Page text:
In addition to learning different aspects of the in vitro ciliogenesis technique, collaboration with the Omran's group (reciprocal visits) allowed members of the Witt team to introduce into the lab the method of immunofluorescence staining of proteins present in cilia, flagella and related structures. Both methods were used in the study of the influence of the conserved signaling pathway, Notch pathway, on the direction and degree of the respiratory epithelium differentiation; they are also used in the currently ongoing projects. The whole series of mutations causative for PCD were identified in the Polish population in several genes coding for various ciliary proteins, mainly DNAH5, DNAI1, DNAL2, RSPH9, RSPH4A, RPGR, leading towards a population-specific set of significant diagnostic potential.

Publications and manuscripts:
Bukowy Z, Zietkiewicz E, Witt M. In vitro culturing of ciliary respiratory cells--a model for studies of genetic diseases. J Appl Genet. 2011 Feb;52(1):39-51.

Zietkiewicz E, Nitka B, Voelkel K, Skrzypczak U, Bukowy Z, Rutkiewicz E, Huminska K, Przystalowska H, Pogorzelski A, Witt M. Population specificity of the DNAI1 gene mutation spectrum in primary ciliary dyskinesia (PCD). Respir Res.2010 Dec 8;11:174.

Bukowy-Bieryllo Z, Zietkiewicz E, Loges NT, Wittmer M, Geremek M, Olbrich H, Fliegauf M, Voelkel K, Rutkiewicz E, Rutland J, Morgan LC, Pogorzelski A, Martin J, Haan E, Berger W, Omran H; Witt M. RPGR mutations might cause reduced orientation of respiratory cilia. Pediatric Pulmonology, accepted

Zietkiewicz E, Bukowy-Bieryllo Z, Voelkel K, Klimek B, Dmenska H, Pogorzelski A, Sulikowska-Rowi?ska A, Rutkiewicz E, Witt M. Mutations in radial spoke head genes and ultrastructural cilia defects in East-European cohort of primary ciliary dyskinesia patients PLoS ONE, accepted

Maciej Zylicz, Department of Molecular Biology

The MDM2 protein is an E3-ubiquitin ligase and is a major negative regulator of p53 suppressor protein. However, as it has been shown by us and others, it also possesses intrinsic chaperone like activities towards WT p53 protein and p53 mRNA. Within the Health Prot project, in collaboration with our twinning partners (Prof. Ted Hupp, University of Edinburgh and Prof. Urszula Hibner, CNRS, Montpellier), we have further shown evidences that ATP-binding to MDM2 is a regulatory mechanism in numerous pathways ranging from gene expression involved in the development of cancer cells, to regulation of transcription factors via the PI3/AKT signaling pathway. Dr. Pawel Winiewski, employed within the project, demonstrated that TEK/Tie2 gene expression was significantly affected by MDM2 K454A, ATP-binding deficient mutant, in comparison to MDM2 WT. TEK receptor is involved in the regulation of cell motility, differentiation and angiogenesis, acting predominantly via AKT kinase pathway. Next, he has shown that phosphorylation of AKT is strongly down-regulated by MDM2 K454A and AKT binding to MDM2 is impaired in MDM2 K454A transfected cells. Finally, it has been demonstrated that the ATP-dependent properties of MDM2 regulate activity of two distinct transcription factors: AP-1 and ISGF3 via down-regulation of AKT signaling pathway in H1299 non-small lung cancer cells.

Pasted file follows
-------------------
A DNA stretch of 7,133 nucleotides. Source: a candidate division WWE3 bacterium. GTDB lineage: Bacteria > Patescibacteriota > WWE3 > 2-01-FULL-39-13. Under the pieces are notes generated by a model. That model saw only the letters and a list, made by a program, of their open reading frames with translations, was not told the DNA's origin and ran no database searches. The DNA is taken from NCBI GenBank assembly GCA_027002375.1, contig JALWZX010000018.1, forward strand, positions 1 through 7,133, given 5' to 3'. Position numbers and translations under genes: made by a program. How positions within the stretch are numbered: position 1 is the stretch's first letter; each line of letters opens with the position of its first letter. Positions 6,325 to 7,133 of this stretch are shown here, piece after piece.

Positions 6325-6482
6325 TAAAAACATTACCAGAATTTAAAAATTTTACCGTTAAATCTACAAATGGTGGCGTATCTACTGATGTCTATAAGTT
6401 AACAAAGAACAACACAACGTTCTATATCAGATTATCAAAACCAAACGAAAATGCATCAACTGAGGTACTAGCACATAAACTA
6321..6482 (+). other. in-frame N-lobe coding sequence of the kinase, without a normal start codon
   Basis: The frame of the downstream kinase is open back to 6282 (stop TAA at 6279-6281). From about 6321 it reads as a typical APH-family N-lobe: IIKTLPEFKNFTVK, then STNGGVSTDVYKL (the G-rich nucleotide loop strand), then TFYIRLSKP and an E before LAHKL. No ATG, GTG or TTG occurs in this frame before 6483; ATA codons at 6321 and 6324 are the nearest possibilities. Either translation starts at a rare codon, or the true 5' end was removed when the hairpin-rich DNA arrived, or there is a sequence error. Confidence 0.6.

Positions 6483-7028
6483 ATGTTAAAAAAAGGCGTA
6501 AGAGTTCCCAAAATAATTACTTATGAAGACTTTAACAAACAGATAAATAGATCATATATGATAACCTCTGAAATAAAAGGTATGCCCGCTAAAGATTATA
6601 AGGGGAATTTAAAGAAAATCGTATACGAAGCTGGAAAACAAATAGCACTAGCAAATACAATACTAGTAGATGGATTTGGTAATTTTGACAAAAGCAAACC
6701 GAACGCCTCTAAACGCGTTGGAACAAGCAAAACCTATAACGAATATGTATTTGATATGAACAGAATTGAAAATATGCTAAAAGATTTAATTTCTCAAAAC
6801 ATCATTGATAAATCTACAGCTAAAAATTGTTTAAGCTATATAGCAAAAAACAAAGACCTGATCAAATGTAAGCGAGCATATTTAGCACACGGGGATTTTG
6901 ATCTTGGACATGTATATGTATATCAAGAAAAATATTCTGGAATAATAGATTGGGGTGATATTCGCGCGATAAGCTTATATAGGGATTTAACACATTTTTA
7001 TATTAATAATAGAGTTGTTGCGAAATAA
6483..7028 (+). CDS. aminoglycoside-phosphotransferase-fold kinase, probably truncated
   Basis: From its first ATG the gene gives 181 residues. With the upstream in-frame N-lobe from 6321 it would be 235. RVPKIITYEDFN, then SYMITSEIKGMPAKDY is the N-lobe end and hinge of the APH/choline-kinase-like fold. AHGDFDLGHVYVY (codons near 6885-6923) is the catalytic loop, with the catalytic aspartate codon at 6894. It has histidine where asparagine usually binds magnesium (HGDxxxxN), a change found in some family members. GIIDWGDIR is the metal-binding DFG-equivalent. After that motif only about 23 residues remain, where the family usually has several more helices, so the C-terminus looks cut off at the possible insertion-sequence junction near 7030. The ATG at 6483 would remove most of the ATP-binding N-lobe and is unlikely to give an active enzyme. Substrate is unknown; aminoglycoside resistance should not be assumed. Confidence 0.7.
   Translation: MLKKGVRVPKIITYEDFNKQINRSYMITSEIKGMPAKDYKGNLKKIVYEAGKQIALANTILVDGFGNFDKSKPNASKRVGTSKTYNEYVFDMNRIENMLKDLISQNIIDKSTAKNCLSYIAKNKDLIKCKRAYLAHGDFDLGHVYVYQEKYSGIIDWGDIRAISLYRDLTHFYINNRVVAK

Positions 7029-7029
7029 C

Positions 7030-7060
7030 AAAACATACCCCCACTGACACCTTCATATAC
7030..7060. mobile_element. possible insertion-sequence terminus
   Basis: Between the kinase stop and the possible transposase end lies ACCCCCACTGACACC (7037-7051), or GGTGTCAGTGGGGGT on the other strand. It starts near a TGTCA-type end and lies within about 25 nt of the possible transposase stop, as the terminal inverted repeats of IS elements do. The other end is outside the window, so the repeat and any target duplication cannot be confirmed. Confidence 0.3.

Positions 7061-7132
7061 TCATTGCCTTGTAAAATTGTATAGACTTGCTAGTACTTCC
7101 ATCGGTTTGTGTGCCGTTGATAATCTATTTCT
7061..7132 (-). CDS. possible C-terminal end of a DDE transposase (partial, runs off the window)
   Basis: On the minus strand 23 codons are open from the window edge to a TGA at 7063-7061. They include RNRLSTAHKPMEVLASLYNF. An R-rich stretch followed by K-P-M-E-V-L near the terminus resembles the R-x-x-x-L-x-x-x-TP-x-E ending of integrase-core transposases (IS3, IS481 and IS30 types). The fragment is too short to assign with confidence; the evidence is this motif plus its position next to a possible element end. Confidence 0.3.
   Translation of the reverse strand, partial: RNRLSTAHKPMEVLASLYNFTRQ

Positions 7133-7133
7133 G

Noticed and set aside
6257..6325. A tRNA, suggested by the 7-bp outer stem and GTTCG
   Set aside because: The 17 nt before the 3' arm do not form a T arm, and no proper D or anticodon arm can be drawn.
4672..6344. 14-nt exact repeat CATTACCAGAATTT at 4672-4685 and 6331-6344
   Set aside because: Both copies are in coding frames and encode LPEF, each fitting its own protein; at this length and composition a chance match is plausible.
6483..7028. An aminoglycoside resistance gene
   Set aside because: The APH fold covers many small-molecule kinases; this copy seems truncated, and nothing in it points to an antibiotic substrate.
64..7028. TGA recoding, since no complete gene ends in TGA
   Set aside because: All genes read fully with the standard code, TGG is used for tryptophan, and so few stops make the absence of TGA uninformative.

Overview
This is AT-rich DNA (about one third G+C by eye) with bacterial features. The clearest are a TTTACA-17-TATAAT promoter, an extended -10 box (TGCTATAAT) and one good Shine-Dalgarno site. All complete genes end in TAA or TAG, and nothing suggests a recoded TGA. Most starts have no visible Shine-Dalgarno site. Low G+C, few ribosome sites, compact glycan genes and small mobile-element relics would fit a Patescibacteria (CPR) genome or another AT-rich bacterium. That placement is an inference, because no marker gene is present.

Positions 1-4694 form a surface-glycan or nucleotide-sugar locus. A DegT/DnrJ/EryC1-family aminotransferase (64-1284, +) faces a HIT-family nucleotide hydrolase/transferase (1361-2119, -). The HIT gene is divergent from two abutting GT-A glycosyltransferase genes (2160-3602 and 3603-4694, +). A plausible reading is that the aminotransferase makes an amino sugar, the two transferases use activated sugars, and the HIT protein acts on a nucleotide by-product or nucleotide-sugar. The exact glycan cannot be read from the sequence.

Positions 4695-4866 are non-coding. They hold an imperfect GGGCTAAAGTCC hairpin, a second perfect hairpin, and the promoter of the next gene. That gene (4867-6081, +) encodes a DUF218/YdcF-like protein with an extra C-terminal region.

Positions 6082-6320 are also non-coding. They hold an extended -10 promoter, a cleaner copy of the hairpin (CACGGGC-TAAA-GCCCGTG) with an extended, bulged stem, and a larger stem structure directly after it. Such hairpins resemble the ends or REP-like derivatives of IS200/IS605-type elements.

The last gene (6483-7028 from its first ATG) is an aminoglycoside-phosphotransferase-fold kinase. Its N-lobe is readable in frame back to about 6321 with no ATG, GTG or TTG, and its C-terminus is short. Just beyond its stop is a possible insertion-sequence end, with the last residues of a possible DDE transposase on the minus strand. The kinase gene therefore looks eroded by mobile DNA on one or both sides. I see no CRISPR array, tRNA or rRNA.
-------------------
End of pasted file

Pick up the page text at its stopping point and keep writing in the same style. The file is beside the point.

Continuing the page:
Using the same experimental model, parallel investigations were carried out, focusing on the role of MDM2 on other p53 family members, namely TAp63 and TAp73. Using BAX promoter, we have demonstrated that MDM2 differently modulates the transcriptional activity of both proteins. MDM2 stimulates the transcriptional activity of TAp63, while inhibits the transcriptional activity of TAp73. The preliminary results indicate that MDM2 regulates translation of both TAp63 and TAp73. The results were presented on the 5th Mutant p53 Workshop (Tracz Z, Zylicz A, Zylicz M. (2011) Interactions of p53 mutants with other p53 family members in non-small cell lung cancer cells. In: ?5th Mutant p53 Workshop From bench to bedside across mouse models?, pp. 131, May 22-25, Palazzo Chigi Ariccia, Italy). The preliminary results described above gave prominent impact on successful grant application from the Foundation for Polish Science (Zuzanna Tracz).

Additionally we have shown that MDM2 is also involved in the DNA double strand brake response/repair cascade in p53-/- background. Dr. Bartosz Wawrzynow from the twinning partner laboratory (University of Edinburgh) was employed within the programme for the last six months at IIMCB. He implemented new techniques such as Olympus ScanR live screening platform to measure protein abundance/accumulation and compartment localization upon proteasome inhibition and/or heat shock. Additionally an In-Cell-Western (ICW) assay was established aimed at monitoring the kinetic phosphorylation profile of key protein involved in Homologous Recombination (HR), one of the dominant DNA repair mechanisms in eukaryotic cells.